Neues Museum

Bodestraße 1-3 , Berlin
Berlin, Germany
closed on: open daily, except Christmas Eve
Museum Type: Archaeology, Art

The Neues Museum (New Museum) in Berlin is a museum focused on art from Prehistory to the Middle Ages, located in the heart of the German capital.

History and building
The museum was opened in 1855 in a large neoclassical building, designed by German architect Friedrich August Stüler.
During World War Two, the museum building was severely damaged; it was only reopened in 2009, after the completion of an ambitious restoration and renovation project designed by British architect David Chipperfield.

The Neues Museum, together with the Altes Museum and Pergamonmuseum nearby, is part of a triad of major exhibition venues dedicated to antique art and architecture, located in the Museuminsel, the historical museum district of Berlin.

Neues Museum Berlin 03

Neues Museum, atrium; photo SMB/Ute Zscharnt for David Chipperfield Architects


sponsored links

Neues Museum Berlin 05

Neues Museum Berlin 06

Longitudinal section, and first-floor plan; images courtesy of David Chipperfield Architects

Neues Museum Berlin 07

Photo: Frank van Leersum

Collections and permanent exhibitions
The 220,000 square-foot / 20,500 square-meter building of the museum houses two distinct galleries, the Ägyptisches Museum und Papyrussammlung, presenting the art of Antique Egypt, and the Museum für Vor- und Frühgeschichte, which displays a selection of European and Asian archaeological pieces dating from the Stone Age to the Middle Ages.

The Egyptian collection, one of the most important in the world, comprises a large number of works – mostly sculptures, sarcophagi, and manuscripts – dating from the 4,000 B.C. to the Roman age. Pieces on view include renowned masterpieces such as the world-famous Nefertiti bust and the Head of Amarna Princess (both c. 1351–1334 B.C), the Tell el-Amarna relief portrait of Akhenaten and Nefertiti, and the Berlin Green Head (500 B.C).

The Museum für Vor- und Frühgeschichte (Museum of prehistory and early history) presents about 6,000 objects, dating from the Palaeolithic Age to the High Middle Ages, from its 340,000-piece collection. Among the most notable exhibits on view are rare Neanderthal artifacts, pieces from the so-called Treasure of Priam (Heinrich Schliemann’s collection of Trojan antiquities), the exceptional Berlin Gold Hat (c. 1,000-800 B.C.) dating back to the Late Bronze Age, and several late-Roman and early-medieval pieces, including outstanding jewels and decorated swords.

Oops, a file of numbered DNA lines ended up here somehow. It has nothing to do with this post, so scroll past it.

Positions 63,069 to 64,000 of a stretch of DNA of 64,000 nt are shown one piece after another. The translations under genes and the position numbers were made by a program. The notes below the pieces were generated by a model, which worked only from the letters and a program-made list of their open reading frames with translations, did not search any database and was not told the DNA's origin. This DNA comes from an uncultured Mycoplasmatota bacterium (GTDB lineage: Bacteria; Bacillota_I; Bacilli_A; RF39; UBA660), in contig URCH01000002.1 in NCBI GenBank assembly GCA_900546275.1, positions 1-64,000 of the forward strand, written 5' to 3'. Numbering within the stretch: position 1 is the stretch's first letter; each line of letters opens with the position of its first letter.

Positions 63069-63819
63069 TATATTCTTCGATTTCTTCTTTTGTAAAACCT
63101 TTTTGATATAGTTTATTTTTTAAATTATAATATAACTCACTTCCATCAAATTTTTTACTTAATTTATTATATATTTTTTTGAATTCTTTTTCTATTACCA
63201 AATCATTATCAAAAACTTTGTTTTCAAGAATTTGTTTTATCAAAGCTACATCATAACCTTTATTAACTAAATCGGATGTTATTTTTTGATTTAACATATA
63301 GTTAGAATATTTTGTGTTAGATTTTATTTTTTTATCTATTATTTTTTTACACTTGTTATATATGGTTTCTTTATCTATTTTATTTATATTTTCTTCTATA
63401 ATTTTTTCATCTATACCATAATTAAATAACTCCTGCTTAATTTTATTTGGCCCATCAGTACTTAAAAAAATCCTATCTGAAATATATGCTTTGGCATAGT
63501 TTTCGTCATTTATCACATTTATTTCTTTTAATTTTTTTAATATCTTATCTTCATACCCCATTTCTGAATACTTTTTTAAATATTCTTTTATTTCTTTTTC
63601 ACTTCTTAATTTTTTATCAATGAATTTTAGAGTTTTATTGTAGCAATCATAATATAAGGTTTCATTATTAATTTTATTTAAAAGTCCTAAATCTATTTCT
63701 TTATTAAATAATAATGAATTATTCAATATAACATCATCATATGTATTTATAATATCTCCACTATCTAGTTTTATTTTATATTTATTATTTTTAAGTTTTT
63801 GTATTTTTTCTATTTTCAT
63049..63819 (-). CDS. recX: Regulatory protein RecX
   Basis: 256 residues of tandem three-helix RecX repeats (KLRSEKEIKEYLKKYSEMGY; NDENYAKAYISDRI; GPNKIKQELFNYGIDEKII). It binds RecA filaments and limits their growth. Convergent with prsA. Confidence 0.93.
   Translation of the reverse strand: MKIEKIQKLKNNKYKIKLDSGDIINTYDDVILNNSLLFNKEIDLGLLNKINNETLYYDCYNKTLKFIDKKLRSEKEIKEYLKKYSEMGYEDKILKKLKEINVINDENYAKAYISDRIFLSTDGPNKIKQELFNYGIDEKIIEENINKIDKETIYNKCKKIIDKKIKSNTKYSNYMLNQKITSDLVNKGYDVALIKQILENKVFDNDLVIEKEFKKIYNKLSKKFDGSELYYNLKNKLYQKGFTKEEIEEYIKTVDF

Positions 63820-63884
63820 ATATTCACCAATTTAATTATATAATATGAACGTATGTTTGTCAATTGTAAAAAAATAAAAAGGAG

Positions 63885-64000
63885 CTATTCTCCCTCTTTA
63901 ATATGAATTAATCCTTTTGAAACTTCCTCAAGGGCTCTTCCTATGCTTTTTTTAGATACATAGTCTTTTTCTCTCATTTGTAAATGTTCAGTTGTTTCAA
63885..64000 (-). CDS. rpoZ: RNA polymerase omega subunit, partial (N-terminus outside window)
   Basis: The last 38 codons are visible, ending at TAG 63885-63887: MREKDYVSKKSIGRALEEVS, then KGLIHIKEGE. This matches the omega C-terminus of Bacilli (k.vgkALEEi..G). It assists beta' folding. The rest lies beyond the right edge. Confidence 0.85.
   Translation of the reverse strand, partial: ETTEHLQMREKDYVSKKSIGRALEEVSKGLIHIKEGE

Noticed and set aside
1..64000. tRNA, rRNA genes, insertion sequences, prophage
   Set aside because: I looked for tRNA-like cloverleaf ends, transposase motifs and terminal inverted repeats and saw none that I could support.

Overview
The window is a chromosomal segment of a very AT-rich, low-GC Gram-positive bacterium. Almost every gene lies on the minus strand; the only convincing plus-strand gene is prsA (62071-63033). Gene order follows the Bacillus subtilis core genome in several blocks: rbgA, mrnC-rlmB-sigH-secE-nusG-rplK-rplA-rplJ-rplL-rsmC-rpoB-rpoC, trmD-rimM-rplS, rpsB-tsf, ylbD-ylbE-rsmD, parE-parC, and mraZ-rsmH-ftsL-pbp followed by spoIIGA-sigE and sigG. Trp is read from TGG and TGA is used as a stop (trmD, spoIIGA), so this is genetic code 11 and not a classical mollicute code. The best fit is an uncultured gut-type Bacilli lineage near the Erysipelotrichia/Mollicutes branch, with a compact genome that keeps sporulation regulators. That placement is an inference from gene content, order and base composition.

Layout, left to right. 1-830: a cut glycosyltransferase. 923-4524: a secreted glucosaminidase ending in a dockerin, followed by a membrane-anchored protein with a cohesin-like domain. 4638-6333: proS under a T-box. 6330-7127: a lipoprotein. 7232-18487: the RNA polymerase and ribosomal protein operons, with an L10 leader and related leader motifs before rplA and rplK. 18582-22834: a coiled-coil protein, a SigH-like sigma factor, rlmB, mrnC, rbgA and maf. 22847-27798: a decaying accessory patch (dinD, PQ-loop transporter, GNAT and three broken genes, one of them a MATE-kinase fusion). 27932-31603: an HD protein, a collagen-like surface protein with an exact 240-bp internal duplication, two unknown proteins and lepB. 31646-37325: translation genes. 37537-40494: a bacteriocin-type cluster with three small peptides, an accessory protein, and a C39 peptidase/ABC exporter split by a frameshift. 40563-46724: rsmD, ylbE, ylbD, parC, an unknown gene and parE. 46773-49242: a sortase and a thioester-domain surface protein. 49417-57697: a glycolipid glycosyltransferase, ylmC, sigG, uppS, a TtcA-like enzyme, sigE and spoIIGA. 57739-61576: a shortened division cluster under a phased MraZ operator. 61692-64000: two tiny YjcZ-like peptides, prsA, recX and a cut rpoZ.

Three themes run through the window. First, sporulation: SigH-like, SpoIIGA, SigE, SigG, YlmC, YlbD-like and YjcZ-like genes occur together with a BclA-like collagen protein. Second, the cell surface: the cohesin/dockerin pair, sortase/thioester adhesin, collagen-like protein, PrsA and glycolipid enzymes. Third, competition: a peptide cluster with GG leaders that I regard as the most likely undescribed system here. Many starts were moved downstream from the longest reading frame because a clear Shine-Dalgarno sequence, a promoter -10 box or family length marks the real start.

The museum organizes temporary exhibitions and learning programs for adults, children, and schools. The Neues Museum, which is fully accessible to physically impaired people, also includes a cafe and a gift shop.

Nefertiti Neues Museum Berlin

Bust of Nefertiti; photo: Paul Mannix

Neues Museum Berlin 02

Head of Amarna Princess; photo: Thomas Cloer

Neues Museum Berlin 08

Neues Museum Berlin 09

Egyptian collection, installation views; photos © Staatliche Museen zu Berlin / Bernd Weingart

Neues Museum Berlin 12

View of the Egyptian collection exhibition, with a Roman statue of the sun-god Helios in the background; photo: René Spitz

Neues Museum Berlin 10

Museum of prehistory and early history, the Berlin Gold Hat; photo: JUMBOROIS

Cover image © Staatliche Museen zu Berlin

Neues Museum Berlin 01

How our readers rate this museum (you can vote)

1 Star2 Stars3 Stars4 Stars5 Stars (9 votes, average: 3.78 out of 5)
Loading...


sponsored links


More in Berlin

Berlin

Berlin




copyright Inexhibit 2019 - ISSN: 2283-5474

This website uses ours and third-party cookies on your device. Cookies are normally used to make this site running properly (technical cookies), for usage reports (statistics cookies) and to advertise services and products (profiling cookies). You have the right to refuse statistical and profiling cookies. Yet, by enabling those cookies, you help us to offer you a better experience. Cookie policy